All Mae really needs is a laptop and/or phone, some clothes, and she’s good. Her entire life is online, and she can access money from any one of her many bank accounts at any moment, so she doesn’t really need (or care to have) anything else.

9. Favourite tropes to write!

  • emotional boys
  • characters who think they don’t care, but they actually care a lot
  • ‘good’ characters who find themselves becoming more and more like somebody that they really dislike
  • characters who randomly hate some universally loved thing, like pizza

10. Which story has your heart and won’t let go?

My sci-fi duology is very near and dear to my heart, but I think the story of the Lavender family (from Behind Her Mask was Death and the the prequel/sequels I’m working on) will always be my favorite.

11. Favourite relationship between characters you’ve written?

I would probably have to say Devon’s relationship with his mother. It’s heavily featured in my untitled Behind Her Mask was Death prequel, so I won’t say too much for fear of spoiling anyone before the  book is even finished, but it’s just such a pure and enjoyable relationship to write about. ❤

12. Toni Morrison once said, “If there’s a book that you want to read, but it hasn’t been written yet, then you must write it.” What are the books that you want to see more of, and what “holes” do you think need filling in the literary world?

This is such a great question, because it actually ties directly in with my sci-fi duology. I started writing it kind of out of frustration, because all the ‘hacker’ books I saw were always about people hacking into video games and messing around with them, and I’ve always wanted to see a book about a hacker in the real world who messes with  actual governments and stuff.

13. Favourite Pinterest board / aesthetic for a book?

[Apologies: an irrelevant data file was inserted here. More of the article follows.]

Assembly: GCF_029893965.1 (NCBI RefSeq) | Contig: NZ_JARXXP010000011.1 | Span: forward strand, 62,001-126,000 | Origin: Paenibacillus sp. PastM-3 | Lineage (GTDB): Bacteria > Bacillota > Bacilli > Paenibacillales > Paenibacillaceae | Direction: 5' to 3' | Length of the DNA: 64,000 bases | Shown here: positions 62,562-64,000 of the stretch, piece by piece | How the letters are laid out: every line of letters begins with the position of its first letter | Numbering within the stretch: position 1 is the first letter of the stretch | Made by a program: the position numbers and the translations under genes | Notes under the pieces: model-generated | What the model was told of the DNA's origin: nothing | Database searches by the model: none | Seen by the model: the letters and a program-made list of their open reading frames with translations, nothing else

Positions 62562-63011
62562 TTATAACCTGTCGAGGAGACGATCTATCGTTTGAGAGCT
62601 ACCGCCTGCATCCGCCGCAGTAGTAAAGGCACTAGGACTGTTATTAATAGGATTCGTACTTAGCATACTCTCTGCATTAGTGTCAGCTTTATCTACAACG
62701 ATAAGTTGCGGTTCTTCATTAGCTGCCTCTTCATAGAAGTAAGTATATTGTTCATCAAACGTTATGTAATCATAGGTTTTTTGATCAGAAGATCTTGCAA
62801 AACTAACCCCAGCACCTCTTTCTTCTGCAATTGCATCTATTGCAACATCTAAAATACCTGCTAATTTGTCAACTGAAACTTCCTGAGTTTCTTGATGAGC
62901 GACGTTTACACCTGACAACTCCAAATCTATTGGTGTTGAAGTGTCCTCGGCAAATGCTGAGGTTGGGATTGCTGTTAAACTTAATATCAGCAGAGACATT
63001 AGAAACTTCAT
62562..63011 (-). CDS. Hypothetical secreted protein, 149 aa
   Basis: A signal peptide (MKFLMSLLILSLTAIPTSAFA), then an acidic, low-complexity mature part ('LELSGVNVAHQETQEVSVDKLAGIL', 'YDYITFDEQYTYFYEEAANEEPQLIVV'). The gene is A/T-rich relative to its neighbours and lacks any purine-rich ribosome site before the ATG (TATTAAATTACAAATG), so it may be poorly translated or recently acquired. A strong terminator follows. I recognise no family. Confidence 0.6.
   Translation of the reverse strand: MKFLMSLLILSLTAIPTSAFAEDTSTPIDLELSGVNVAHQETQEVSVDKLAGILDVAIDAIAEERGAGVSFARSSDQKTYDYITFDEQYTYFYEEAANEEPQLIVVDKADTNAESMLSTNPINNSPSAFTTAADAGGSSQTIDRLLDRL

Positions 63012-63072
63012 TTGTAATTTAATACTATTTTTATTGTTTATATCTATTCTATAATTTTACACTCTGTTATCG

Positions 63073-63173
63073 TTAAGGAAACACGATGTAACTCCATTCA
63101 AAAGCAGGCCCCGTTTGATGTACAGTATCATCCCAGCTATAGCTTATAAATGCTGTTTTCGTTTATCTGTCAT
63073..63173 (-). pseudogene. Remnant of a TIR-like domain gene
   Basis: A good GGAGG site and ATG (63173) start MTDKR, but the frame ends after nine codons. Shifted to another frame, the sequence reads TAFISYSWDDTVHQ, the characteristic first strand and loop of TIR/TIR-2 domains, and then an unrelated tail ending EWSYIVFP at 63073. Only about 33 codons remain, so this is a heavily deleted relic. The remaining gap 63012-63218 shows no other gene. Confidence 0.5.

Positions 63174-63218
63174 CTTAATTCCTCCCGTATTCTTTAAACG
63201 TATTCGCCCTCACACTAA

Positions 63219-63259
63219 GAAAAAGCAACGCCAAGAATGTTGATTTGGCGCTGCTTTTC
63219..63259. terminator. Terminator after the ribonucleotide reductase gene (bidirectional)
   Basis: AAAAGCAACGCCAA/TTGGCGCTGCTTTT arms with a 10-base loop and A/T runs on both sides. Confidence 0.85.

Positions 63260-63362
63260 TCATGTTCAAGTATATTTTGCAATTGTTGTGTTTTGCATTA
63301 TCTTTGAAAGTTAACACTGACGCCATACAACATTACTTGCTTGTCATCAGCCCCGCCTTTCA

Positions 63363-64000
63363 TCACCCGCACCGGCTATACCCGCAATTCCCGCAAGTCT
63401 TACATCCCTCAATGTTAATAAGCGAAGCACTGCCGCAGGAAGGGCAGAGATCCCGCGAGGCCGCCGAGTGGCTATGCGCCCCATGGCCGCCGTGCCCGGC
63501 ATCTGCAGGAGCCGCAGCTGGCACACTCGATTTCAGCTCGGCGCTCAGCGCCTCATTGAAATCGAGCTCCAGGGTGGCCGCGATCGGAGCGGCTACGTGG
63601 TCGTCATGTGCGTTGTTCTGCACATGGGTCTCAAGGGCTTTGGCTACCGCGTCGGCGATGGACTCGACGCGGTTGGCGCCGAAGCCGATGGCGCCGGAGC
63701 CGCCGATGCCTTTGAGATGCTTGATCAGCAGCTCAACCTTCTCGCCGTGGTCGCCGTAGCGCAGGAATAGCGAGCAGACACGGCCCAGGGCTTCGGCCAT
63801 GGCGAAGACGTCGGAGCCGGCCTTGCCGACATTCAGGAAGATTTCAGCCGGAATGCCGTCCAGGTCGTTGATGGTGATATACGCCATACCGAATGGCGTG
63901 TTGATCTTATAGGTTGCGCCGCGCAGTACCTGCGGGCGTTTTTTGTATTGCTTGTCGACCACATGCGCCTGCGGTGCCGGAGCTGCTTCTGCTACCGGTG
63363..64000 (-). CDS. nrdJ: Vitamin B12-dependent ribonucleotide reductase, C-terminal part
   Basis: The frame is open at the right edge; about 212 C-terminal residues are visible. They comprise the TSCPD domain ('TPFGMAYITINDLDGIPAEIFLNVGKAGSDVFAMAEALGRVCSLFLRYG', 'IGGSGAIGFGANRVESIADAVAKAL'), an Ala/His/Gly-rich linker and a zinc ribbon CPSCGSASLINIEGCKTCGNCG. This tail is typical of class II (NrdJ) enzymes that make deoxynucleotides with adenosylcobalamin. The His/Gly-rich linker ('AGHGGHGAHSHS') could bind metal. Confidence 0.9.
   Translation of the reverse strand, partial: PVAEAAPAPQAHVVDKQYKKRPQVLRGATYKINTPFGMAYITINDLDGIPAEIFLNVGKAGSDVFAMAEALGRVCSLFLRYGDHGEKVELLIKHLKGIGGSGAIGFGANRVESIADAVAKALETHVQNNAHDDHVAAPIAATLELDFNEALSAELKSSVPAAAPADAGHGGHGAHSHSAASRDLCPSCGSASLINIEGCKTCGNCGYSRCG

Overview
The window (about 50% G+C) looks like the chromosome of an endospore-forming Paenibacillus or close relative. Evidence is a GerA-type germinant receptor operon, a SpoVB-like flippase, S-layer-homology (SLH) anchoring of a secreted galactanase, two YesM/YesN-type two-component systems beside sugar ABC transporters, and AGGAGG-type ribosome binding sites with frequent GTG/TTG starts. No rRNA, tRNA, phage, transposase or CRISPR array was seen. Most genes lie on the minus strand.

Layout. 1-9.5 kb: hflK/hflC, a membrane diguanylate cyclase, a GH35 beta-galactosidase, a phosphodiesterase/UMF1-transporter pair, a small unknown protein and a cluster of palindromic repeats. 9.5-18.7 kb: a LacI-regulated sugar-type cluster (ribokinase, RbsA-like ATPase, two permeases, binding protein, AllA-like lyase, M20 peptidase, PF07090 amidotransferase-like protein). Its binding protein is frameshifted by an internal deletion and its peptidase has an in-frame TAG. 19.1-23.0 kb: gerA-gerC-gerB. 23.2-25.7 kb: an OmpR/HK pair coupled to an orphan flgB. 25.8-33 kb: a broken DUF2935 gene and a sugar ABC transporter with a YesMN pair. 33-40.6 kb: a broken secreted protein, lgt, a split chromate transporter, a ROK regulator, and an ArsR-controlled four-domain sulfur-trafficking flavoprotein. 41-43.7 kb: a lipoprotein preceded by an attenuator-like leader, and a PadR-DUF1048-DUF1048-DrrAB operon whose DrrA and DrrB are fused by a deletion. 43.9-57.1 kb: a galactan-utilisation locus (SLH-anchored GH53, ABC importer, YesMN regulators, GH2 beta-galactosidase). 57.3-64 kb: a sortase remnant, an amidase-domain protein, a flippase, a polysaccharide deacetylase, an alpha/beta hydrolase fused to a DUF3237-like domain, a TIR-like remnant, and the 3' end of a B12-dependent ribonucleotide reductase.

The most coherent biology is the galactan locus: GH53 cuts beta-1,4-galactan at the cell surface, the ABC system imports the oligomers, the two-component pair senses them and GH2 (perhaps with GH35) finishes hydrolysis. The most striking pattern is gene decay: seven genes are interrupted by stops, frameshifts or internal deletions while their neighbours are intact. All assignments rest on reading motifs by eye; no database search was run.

Here’s a little aesthetic for Shell that I made a while ago:

Shell Aethstetic 1

14. Favourite time periods & settings to work with?

For time periods, I like writing in the near future (20-30 years ahead), and also in my semi-Victorian fantasy world (from Behind Her Mask was Death). For settings, I really enjoy writing about cities. There’s just so many different people and so many different layers of life to explore! I enjoy writing about lonely spots in the middle of nowhere as well.

15. When people are done reading your book, what feeling do you want them to come away with?

Ooh, this is another hard one… I’d like people to come away from Shell, and from my sci-fi duology as a whole, with some good ideas to think about and chew on: Is it really easier to forget the consequences of our actions when they are mediated through technology? Is it easier to manipulate people when we can pick and choose what parts of our lives they see and ‘edit’ our speech? Is technology, or are users of technology, manipulating us? Lots of heavy stuff to think about. 😛

Of course, I’d also like it to be an exciting, enjoyable experience. It’s all about finding a balance…


Thanks so much for reading this Beautiful People post! I’m a little sad that this is going to be the last one for a while, but, on the other hand, we’ve got Cait’s book to look forward to, and you can always check out Cait and Sky’s blogs in the mean time!

Be sure to check out Cait’s original post, where you’ll find links to other writers who have done this meme, as well as the list of questions and a place to link up your own Beautiful People post.

Once again, Beautiful People is hosted by the amazing Cait and Sky.

Beautiful People

The Spring Cleaning Writer Tag

When it rains, it pours, apparently, because I’m back today with another blog tag! This one was created by Deborah O’Carroll, and I was tagged for it by my good friend Daley Downing @ The Invisible Moth. So let’s dive right in…


springcleaningwritertagchallenge


Rules:

1. Link back to the person who tagged you
2. Share the picture
3. Answer the questions (naturally…) or even pick and choose which ones you answer
3.5. Tag 3 other writers and inform them that you tagged them (via comment/message/email or hey, even carrier-pigeon or smoke signal; I’m not picky)


The Questions:

1. Dust-bunnies and Plot-bunnies: Reorganize Your Writing Goals (Or Make New Ones)